Nvidia makes Fleet Command generally available with AI Launchpad coming soon

Subscription AI management platform exits early access, while a DGX and EGX server renting service called AI LaunchPad will appear soon.
Written by Chris Duckett, Contributor
Image: Nvidia

Nvidia announced on Tuesday it has made generally available its Fleet Command service. The subscription service will allow businesses to rollout and manage AI applications at the edge.

"Within minutes of installation, the platform lets administrators add or delete applications, update system software over the air, and monitor the health of devices spread across vast distances," the company said.

Nvidia VP and GM of enterprise and edge computing Justin Boitano said Fleet Command can turn any Nvidia certified server into a "secure edge AI system".

When combined with its recently launched Base Command product, Nvidia said it now offers an end-to-end process from AI model creation to production.

Base Command allows to AI training and operations on DGX SuperPods, and thanks to hooking up with NetApp for Base Command Platform, also offers access to SuperPods for a cool $90,000 a month.

"The intent here is that customers can have access to this powerful supercomputer, the superpod just on a rental basis, they can experience it, they can do their work, and from there they can graduate to either acquiring their own superpod or to go and do AI at scale, for example in the public cloud," Nvidia head of enterprise computing Manuvir Das said earlier this month.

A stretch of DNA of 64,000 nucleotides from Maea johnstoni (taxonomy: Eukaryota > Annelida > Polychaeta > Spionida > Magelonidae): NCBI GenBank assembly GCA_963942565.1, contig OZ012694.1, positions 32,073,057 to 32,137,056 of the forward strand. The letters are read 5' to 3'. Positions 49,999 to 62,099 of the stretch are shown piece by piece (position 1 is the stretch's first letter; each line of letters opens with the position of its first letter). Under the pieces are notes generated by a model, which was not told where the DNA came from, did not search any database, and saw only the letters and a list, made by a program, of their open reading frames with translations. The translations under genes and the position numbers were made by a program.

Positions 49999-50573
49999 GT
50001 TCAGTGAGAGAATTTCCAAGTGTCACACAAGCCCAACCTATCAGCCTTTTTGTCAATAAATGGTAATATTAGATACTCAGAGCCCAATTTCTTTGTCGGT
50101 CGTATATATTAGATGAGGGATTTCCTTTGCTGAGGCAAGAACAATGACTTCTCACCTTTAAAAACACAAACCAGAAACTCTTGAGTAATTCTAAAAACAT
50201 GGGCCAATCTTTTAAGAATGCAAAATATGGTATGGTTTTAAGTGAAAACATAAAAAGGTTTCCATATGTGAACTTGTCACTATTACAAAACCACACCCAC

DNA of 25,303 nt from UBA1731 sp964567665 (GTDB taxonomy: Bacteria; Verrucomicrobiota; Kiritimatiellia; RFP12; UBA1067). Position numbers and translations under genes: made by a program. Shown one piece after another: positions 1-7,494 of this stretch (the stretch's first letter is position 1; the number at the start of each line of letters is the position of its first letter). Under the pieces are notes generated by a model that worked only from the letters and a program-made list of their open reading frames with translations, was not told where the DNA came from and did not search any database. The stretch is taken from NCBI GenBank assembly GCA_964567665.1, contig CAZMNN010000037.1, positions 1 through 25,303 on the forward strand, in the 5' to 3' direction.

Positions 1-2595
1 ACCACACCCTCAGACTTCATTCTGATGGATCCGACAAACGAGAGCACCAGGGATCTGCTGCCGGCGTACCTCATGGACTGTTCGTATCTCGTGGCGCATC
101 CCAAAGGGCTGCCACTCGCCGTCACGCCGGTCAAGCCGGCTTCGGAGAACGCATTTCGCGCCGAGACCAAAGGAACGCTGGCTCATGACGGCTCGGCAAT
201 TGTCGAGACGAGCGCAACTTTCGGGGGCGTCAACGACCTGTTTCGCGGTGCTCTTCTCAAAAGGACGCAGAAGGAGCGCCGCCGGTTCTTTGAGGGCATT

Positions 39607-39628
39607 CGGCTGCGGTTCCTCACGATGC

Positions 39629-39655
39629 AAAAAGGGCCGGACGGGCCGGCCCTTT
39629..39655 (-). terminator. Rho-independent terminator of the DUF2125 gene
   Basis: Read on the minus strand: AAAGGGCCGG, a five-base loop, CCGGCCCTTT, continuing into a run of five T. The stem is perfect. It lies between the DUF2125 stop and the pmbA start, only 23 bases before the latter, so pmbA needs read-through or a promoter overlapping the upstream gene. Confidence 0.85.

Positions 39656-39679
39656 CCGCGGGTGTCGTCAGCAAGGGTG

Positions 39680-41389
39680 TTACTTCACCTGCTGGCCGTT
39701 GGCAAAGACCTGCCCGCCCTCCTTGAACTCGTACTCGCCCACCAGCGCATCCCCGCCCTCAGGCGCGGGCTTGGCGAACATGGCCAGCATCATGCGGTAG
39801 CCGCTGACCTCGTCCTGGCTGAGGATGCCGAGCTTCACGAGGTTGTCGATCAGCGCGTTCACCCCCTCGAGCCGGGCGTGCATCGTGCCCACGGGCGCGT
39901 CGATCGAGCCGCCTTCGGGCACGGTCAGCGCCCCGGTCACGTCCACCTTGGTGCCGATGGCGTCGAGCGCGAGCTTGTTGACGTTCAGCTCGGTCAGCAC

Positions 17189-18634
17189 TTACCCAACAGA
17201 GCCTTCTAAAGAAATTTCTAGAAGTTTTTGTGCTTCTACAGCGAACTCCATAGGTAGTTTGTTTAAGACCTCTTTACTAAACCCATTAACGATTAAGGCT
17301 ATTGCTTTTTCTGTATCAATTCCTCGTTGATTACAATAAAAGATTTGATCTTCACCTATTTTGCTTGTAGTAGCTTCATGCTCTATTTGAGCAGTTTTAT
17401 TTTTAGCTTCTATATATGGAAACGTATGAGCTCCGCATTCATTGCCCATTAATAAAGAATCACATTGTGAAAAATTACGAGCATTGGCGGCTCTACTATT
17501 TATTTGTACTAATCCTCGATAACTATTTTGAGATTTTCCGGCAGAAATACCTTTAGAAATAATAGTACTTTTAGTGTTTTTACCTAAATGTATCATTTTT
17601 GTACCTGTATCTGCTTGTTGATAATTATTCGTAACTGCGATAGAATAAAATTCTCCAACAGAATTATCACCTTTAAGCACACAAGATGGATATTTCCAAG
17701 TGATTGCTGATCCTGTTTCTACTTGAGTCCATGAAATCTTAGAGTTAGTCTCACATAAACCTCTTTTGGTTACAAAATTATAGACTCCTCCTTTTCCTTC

While Base Command allows for scheduling AI jobs, and putting in resource limits and quotas for AI researchers, Boitano said Fleet Command is focused on simulation in production environments and edge deployment.

"You don't need to have specialised IT people, you just boot the system, and then as the system is booting you'll authenticate it to the cloud service -- just like you would if you're setting up a smart thermostat in your home or a smart speaker or any of those other like cloud-connected devices -- and then the the system is automatically secured," he said.

"It makes it very easy to manage a distributed fleet of systems through a single pane of glass and ensure that the compute it is right next to where the data is being generated, so that you can immediately discover new insights and drive business automation by moving the computing out to the edge." 

In a similar vein, Nvidia has teamed up with Equinix to launch AI Launchpad, which will provide subscription access to SuperPods as well as EGX servers within Equinix data centres.

"The program makes it easy for enterprises to get access to AI infrastructure in a cloud-like consumption model, so rather than buying servers through capex, companies can get started in a simple pay as you go fashion," Boitano said.

"This provides customers an easier way to evaluate AI pilot projects via opex, and then scale the production in Equinix or buy the same service to deploy their own data centre, if they so choose."

Boitano said Nvidia was starting with data centre partners that had their own bare metal as a service capabilities, and while he wouldn't be drawn on typical costs to use the service, he did tell ZDNet it would take "thousands of dollars to get going".

AI Launchpad is due to be available in the northern hemisphere summer.

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